She stayed in the hospital for five days. When she got out, she began seeing a different psychiatrist and taking tentative steps toward recovery. Almost immediately, she said, she started speaking again publicly, going out, meeting others. It was not a quick journey; it took months of consistent therapy and some of her medications had to be tweaked. Proper diet and exercise also helped bring her back to good mental health. But she was learning to laugh again, to open up and bloom, to see things in a brighter perspective. The colors were coming back into her life.
These days, Gatlin is doing very well but continues to do her part to stay healthy. She sees her psychiatrist regularly, she said.
“I’m assuming this is going to be lifelong because I don’t ever want to go to that place again,” she said, adding that she feels fine but schedules mental health checkups. If she starts feeling anxious again, she plans to seek help immediately.
She talks about a lot of subjects as a public speaker, and mental illness is sometimes one of them. She’s addressed it in churches, at a women’s conference, even during a televised interview with Marie Osmond. Church is a particularly important venue because “mental illness seems to be better understood in the secular world than in the church world. We seem to think, ‘if I pray a little harder, read the Bible a little more, pull myself up by my bootstraps, fill in the blank, it will go away.’ We would never say that to someone who is dealing with breast cancer. It has taken church a while to embrace this, but I am seeing signs of change coming with that. I think there’s good news on the horizon where that’s concerned,” Gatlin said.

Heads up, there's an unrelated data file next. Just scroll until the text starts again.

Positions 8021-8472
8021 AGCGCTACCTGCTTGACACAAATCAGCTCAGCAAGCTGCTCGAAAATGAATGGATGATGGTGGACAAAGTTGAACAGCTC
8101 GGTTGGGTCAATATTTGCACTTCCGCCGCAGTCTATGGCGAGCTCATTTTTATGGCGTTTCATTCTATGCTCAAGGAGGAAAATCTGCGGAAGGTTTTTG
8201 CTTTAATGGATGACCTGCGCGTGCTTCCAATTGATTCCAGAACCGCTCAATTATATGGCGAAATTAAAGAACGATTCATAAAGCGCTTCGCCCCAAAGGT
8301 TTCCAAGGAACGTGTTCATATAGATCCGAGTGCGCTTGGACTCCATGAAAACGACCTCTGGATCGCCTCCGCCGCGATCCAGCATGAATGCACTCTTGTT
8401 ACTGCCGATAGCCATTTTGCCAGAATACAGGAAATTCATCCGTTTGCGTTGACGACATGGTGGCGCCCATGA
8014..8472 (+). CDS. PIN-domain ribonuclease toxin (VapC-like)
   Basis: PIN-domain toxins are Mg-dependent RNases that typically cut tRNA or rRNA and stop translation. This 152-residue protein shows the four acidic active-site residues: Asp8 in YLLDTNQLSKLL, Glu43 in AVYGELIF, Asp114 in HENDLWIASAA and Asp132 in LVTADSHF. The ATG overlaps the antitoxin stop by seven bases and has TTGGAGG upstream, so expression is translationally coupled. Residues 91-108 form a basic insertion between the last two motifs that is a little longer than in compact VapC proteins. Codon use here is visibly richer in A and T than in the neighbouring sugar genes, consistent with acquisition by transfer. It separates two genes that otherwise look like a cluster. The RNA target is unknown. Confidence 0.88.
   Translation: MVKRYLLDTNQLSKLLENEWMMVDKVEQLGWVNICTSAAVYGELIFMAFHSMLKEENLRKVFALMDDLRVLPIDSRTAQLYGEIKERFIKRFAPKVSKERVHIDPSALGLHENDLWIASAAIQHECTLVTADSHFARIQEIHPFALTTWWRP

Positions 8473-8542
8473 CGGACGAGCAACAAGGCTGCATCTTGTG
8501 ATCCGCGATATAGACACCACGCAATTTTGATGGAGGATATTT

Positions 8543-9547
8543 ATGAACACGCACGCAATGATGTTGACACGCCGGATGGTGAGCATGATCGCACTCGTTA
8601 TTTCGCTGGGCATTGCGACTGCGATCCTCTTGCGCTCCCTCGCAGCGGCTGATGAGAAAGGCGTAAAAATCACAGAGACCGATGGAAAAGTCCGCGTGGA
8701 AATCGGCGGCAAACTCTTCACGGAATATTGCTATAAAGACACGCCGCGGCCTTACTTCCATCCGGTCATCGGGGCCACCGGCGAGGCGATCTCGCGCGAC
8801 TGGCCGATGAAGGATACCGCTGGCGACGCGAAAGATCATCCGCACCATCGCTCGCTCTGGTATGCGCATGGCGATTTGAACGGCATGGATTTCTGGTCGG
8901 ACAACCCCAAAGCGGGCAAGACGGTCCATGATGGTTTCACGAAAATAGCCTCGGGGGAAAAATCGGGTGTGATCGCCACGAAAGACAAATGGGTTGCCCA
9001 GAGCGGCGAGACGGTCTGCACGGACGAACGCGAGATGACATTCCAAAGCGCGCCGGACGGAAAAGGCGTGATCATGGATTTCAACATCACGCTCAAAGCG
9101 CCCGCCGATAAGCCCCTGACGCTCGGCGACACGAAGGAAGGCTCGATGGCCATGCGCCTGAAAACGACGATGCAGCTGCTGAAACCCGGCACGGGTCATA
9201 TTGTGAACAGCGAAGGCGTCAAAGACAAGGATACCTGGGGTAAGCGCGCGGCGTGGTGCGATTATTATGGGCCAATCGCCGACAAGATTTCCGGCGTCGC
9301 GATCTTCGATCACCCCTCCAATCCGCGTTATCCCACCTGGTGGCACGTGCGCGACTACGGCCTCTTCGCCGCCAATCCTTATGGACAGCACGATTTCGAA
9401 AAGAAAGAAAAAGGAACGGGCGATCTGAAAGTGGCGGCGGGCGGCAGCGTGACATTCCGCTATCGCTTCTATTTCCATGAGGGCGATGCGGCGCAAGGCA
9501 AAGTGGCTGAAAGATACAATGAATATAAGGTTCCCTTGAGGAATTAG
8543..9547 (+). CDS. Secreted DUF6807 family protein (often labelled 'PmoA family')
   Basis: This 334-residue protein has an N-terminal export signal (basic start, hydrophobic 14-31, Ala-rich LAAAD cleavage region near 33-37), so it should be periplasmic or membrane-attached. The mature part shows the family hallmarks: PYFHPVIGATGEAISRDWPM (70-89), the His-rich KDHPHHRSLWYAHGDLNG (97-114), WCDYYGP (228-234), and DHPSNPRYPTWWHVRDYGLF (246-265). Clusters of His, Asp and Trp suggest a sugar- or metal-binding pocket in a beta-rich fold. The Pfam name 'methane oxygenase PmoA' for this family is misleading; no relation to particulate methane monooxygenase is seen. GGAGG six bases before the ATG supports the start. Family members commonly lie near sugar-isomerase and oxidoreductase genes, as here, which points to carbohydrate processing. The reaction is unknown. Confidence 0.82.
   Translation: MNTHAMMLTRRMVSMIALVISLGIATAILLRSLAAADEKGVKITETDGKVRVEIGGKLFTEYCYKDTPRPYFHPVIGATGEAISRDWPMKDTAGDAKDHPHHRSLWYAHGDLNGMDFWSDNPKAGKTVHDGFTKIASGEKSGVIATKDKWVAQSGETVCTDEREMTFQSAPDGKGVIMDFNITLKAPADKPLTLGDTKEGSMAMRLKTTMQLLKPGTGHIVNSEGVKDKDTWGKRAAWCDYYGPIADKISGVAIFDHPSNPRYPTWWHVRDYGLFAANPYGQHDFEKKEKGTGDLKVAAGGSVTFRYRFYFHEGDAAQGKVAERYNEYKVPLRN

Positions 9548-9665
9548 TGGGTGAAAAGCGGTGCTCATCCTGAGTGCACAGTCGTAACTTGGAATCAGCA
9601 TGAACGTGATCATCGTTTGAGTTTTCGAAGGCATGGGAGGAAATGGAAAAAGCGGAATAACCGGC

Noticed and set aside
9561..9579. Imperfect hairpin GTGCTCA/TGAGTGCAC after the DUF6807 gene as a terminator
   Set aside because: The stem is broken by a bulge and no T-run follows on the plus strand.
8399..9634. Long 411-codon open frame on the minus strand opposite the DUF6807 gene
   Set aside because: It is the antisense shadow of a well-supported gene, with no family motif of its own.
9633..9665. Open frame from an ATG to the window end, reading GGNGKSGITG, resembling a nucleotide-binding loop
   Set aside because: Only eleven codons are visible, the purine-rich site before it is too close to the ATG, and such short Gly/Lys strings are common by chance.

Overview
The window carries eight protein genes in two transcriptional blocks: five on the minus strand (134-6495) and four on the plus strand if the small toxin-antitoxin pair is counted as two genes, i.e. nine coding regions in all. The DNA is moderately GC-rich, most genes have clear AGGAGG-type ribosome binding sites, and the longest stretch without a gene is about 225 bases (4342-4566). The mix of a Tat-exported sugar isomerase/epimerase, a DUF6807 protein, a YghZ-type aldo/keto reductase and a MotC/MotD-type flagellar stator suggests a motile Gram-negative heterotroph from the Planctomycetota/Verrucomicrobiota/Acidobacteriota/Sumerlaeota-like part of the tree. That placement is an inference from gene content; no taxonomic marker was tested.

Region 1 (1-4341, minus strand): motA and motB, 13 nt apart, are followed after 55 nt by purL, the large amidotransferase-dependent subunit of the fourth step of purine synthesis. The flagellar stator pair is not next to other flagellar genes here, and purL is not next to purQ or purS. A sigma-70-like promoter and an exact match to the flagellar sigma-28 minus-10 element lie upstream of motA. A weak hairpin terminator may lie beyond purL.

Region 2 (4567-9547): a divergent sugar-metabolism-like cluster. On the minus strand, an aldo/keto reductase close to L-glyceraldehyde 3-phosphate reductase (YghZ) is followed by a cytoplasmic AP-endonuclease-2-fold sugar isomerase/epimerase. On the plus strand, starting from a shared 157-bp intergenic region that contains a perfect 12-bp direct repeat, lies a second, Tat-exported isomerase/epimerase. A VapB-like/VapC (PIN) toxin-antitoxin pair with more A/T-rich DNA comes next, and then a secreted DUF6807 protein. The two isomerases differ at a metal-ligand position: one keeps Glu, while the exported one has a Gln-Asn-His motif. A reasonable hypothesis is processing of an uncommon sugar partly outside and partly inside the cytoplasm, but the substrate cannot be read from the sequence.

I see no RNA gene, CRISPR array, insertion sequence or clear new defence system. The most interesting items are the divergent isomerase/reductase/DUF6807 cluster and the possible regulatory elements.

She also wrote a book about her life — of which that episode is one part. The book, “The Song in You: Finding Your Voice, Redefining Your Life,” doesn’t sugarcoat it.
The road back to mental health varies, she added, with recovery taking place as part of a multi-faceted journey.
“This was my own personal experience. It could be different for everyone.” Her recovery relied on medication, psychiatrist visits, therapy, diet, exercise, sleep and getting out there again, she noted. “Once you’ve gone through depression, it’s tempting to become a hermit, but you have to put yourself out there, go back into social settings and things you run away from. It’s not one pill or cure, but many different things.”
Asked what she wants others to know, she doesn’t miss a beat. “There is hope, health and healing after depression,” she said.
EMAIL: email@example.com, Twitter: Loisco
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